Indulge me. It’s Chicken Loving time again. Or more precisely, Hug a Chicken Day.
Yes, Hug a Chicken Day is a thing. I’ve had a job convincing Sean of this – he’s scoffed at me a lot but he gets the idea. It’s about honouring and, well, loving your chickens.
It’s quite timely because just last week we hit two years of keeping chickens and as we work in our garden, fending off chickens who, like curious toddlers, just want to help, we wonder what our garden felt like before there were chickens. A lot quieter, that’s for sure.
So when I read about the second annual Hug a Chicken day, hosted by wonderful chicken blogger Tilly’s Nest, I knew I had to join in. I did so by grabbing the first chicken who came near me after work and I set about hugging her with all my might, while also trying to take a self portrait.
This is no easy task. Depending on how you look at it, Shirley either won the prize or drew the short straw. Don’t worry. She was rewarded for her patience and for not leaving a nasty surprise on my leg (that’s happened before. It’s most unpleasant).
Six months into chicken keeping, I wrote an ode to my girls entitled Chicken Love. Nothing has changed. Well except for the tragic loss of dear Lady Catherine in July this year and the arrival of three new girls in August.
It’s been quite a ride. We’ve become well versed in the care and upkeep of chickens; we’ve learned about ways to manage a garden and co-exist with five creatures who think seedlings are there for their dinner; we’ve learned about the joy that is having other bodies, of the animal kind, to nurture and protect and we’ve eaten and given away more eggs than we thought possible. Five eggs, on average, a day really add up, you know!
Our brood is our delight. They are individuals, with characters and charm. Of the new girls, it’s Winifred who has most stolen our hearts. She’s the one who seems to most often look up to me, standing as she does by the back door, calling out to me. If there’s a chicken under foot, more often than not it’s Winifred, my lovely friendly hen who seems to want to be my best friend.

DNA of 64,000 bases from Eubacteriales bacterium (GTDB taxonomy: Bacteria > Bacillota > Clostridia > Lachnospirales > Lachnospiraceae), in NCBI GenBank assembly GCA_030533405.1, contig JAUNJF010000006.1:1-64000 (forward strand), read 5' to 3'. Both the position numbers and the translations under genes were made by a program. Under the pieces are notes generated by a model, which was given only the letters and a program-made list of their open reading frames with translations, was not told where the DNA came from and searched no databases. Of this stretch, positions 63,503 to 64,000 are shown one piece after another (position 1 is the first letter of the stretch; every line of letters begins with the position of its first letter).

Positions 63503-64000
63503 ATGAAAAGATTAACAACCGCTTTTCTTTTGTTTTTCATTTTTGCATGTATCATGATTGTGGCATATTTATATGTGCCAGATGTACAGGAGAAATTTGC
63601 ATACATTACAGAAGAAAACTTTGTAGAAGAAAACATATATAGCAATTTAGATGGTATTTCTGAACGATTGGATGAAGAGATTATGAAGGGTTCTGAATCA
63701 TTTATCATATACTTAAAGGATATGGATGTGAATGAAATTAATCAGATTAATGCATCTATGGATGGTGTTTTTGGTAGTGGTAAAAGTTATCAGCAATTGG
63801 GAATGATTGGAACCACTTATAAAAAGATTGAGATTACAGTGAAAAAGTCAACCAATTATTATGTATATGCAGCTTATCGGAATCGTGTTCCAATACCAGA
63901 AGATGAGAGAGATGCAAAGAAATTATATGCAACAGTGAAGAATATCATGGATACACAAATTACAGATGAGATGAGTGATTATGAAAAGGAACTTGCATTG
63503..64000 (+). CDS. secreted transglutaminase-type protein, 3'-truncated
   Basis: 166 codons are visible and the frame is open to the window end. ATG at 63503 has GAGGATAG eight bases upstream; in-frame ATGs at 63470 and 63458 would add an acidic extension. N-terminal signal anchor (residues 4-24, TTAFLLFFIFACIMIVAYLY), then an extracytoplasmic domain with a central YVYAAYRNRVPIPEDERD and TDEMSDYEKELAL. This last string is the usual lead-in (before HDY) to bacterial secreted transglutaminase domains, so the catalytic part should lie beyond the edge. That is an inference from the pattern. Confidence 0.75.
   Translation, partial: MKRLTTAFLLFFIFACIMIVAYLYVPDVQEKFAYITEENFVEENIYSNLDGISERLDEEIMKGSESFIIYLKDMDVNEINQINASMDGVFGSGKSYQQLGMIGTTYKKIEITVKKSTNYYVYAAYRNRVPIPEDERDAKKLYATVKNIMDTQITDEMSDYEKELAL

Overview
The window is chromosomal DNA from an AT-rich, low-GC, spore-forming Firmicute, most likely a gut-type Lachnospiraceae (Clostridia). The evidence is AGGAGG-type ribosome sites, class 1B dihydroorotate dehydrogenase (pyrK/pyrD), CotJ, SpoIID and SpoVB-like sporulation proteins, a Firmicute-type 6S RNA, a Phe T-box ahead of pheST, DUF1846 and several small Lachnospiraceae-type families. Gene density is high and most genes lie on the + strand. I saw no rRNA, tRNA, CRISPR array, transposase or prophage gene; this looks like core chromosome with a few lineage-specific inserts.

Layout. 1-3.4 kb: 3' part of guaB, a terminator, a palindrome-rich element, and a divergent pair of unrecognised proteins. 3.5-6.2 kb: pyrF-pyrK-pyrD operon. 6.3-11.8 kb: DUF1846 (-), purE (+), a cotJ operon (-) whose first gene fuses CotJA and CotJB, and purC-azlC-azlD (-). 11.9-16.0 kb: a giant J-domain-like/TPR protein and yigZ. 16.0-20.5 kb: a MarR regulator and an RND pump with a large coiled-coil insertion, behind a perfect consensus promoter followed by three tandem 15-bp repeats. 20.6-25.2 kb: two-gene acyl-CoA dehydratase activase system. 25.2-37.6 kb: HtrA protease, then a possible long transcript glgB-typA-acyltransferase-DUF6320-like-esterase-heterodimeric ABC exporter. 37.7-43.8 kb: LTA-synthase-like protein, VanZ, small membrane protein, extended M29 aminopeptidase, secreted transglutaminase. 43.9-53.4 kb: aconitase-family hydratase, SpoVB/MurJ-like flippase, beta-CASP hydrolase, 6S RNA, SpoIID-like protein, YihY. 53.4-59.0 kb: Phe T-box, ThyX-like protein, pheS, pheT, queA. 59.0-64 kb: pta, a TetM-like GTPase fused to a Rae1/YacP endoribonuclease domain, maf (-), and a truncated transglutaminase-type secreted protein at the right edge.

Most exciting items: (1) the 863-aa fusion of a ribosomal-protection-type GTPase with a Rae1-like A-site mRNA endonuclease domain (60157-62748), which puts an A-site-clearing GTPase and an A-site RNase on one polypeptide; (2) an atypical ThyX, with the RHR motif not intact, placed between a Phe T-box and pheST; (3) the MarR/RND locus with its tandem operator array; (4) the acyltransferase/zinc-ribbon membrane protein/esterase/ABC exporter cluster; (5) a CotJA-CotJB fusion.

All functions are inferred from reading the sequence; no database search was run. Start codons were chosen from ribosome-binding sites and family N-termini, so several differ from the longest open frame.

Yes, I’m anthropomorphizing. Just a bit. It’s allowed. It’s in the rules.
They’ve had such an impact that our developing garden plans now can’t happen without deep consideration of the chickens. They are a vital part, not just because their housing matters, but because I’ve learned to see that they are part of sustainable gardening. As I plan my crops, my composting, my long term plans for this large, sometimes overwhelming block, I know that how my chickens fit into the life cycle of urban gardening is just so exciting and valuable.
They’re part of the journey and I love them for that.
Hug a Chicken day is a way to acknowledge the importance and the value of these feathered dinosaur descendants and cherish the role they play as Pets with Benefits. Real, edible benefits in the form of golden yoked eggs – not to mention the sheer entertainment and magic.
I wanted Alice here today for a picture of her hugging a chicken but it wasn’t possible so I’ll grab one from a few weeks ago – taken the day she learned to feel ok with picking up a chicken. Again and again. Watching her growth as a chicken lover has been part of the fabulous journey.
Admittedly at this point her idea of hugging a chicken is more akin to strangling a chicken but they’re tough, they cope. Everyone’s happy as long as it’s a short cuddle.
In many ways they are her chickens too. She arrives and greets them. She leaves and bids them farewell. And when there are no eggs in the nest she declares ‘No eggs! Just poos!’ It’s become a catch cry, even when she’s not here.
Chickens are the best. Thanks Tilly’s Nest for such a fabulous event. I hug my chickens often, but I’ll celebrate on November 5.